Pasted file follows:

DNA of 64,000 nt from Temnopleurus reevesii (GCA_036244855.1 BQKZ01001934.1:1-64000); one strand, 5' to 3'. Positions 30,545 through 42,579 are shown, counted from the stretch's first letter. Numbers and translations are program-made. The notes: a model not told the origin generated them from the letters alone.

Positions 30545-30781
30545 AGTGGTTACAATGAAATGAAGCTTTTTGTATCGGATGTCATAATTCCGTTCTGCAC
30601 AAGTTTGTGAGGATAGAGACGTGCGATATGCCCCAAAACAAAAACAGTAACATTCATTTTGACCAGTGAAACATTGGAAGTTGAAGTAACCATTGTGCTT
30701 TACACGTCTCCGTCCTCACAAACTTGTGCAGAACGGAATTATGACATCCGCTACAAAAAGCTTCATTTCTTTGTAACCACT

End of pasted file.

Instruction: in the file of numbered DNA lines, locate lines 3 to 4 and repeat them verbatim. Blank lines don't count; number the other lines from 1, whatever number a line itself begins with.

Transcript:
30545 AGTGGTTACAATGAAATGAAGCTTTTTGTATCGGATGTCATAATTCCGTTCTGCAC
30601 AAGTTTGTGAGGATAGAGACGTGCGATATGCCCCAAAACAAAAACAGTAACATTCATTTTGACCAGTGAAACATTGGAAGTTGAAGTAACCATTGTGCTT